File under first (and strong) impressions:
That small group of people you might have seen pinching themselves on Tuesday night in Silver Lake were the invitees to an intimate listening party for Neil Young’s new album, “Le Noise” (due Sept. 28). The party was at the lakeview manse of Daniel Lanois, and both the host and his home play starring roles in the 64-year-old legend’s new work.
“Le Noise” is audacious and loud and trippy and layered and blunt and, unless you arbitrarily discriminate against the AARP generation, the best 38 minutes you will have spent in quite some time.
No truth to the joke that “Lanois” is Québécois for “crazier horse,” but the Canadian-born, L.A.-based producer – whose credits include U2, Bob Dylan, Brian Eno, Peter Gabriel, Emmylou Harris and Willie Nelson – has on this new album fashioned a massive, soundscapey netherworld for Young’s new songs. The vocals, steeped in reverb, seem poured out of pitcher; noises are looped and warped to frame the guitarist’s signature riffage; the songs are unblinking as ever, especially the biographical “Hitchhiker.” Amid a roar as powerful as Young has ever mustered, he takes a couplet by couplet look back on his own life, and the results are moving.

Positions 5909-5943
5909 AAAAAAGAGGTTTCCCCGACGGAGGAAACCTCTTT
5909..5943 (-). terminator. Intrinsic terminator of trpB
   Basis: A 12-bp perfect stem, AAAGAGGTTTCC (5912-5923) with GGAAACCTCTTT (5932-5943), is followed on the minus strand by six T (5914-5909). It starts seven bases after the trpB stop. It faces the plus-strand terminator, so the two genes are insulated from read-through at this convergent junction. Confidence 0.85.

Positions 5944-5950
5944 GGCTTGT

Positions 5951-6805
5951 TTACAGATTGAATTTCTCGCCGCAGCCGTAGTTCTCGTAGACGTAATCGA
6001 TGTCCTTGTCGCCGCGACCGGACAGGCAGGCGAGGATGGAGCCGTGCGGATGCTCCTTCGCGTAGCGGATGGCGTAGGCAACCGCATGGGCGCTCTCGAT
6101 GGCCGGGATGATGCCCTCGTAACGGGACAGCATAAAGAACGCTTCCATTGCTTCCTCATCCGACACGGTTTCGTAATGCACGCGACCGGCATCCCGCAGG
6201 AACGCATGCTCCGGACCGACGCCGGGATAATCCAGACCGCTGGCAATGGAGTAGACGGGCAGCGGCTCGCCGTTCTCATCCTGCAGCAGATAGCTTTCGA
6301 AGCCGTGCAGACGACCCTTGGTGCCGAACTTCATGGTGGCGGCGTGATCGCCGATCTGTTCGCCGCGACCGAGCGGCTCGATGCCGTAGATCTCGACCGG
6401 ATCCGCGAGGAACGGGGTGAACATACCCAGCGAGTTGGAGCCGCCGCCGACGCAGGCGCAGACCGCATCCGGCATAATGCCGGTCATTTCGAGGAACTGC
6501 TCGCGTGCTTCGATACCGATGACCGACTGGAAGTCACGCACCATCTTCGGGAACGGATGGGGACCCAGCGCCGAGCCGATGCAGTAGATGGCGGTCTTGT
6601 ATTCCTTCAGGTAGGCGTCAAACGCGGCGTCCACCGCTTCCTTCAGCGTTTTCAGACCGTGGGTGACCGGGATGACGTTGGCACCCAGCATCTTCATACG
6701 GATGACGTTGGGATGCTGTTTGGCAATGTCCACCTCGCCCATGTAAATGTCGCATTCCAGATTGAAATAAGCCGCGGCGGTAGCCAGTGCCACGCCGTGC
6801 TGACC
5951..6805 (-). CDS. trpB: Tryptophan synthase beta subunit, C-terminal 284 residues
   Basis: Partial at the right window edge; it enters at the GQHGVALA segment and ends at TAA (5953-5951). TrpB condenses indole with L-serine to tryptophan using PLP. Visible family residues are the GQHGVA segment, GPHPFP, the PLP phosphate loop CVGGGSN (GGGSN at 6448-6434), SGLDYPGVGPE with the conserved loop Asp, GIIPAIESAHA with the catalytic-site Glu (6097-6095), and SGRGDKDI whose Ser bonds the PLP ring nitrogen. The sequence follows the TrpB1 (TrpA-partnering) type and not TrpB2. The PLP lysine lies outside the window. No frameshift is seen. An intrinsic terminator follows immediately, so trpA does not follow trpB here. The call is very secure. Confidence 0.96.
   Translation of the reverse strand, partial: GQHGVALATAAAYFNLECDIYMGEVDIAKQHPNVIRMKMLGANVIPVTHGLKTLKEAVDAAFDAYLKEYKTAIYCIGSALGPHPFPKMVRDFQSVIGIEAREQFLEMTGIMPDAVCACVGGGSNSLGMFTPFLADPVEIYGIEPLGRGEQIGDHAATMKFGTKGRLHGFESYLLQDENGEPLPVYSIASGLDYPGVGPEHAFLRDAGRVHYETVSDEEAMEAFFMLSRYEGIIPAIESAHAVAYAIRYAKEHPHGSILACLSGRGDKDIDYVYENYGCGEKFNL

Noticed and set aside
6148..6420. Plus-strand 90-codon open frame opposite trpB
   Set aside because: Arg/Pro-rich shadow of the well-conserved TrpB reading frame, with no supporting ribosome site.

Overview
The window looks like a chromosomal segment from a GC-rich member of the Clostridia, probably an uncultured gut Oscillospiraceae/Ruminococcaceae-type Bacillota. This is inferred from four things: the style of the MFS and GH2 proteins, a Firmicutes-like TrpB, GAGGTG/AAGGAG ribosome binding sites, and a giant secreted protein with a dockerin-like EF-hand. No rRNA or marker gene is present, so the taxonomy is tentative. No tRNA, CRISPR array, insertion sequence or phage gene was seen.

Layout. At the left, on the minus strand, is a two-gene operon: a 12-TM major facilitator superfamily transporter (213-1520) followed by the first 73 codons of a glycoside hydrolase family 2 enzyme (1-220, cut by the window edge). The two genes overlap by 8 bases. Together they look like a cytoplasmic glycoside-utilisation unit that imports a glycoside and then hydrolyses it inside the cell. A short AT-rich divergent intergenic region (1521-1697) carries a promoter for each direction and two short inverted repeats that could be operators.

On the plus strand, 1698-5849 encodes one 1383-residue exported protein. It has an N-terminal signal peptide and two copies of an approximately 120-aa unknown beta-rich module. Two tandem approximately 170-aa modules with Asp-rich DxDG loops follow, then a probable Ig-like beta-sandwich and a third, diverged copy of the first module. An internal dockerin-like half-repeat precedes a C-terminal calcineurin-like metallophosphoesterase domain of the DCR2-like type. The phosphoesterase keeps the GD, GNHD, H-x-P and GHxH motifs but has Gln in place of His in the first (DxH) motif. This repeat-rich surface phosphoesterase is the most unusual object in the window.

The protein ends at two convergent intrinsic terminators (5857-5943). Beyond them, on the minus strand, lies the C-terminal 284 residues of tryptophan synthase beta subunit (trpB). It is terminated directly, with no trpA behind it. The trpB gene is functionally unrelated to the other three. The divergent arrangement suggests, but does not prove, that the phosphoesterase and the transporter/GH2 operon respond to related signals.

“Le Noise” does have some of the elements of Young’s vocoder-addled 1982 detour “Trans,” but Lanois said afterward he’d never heard that record. He allowed as how he was just going for “the commodity that we all got into rock ’n’ roll for, and that’s authenticity.”
Oh, and did I mention the movie?
Get your Blu-Ray ready. There’s an accompanying movie – highly stylized, with Lanois’ amazing house playing co-conspirator – for “Le Noise.” It’s footage of Young delivering his vocal performances, but that’s selling it short. The way it is lit (starkly) and set (an almost haunted-house vibe) and colored (mostly black-and-white), Young is cast as the giant he is.
For those of you into song titles: 1 Walk With Me, 2 Sign of Love, 3 Rescue Me, 4 Love And War, 5 Angry World, 6 Hitchhiker, 7 Peaceful Vally Blvd., 8 Rumblin’.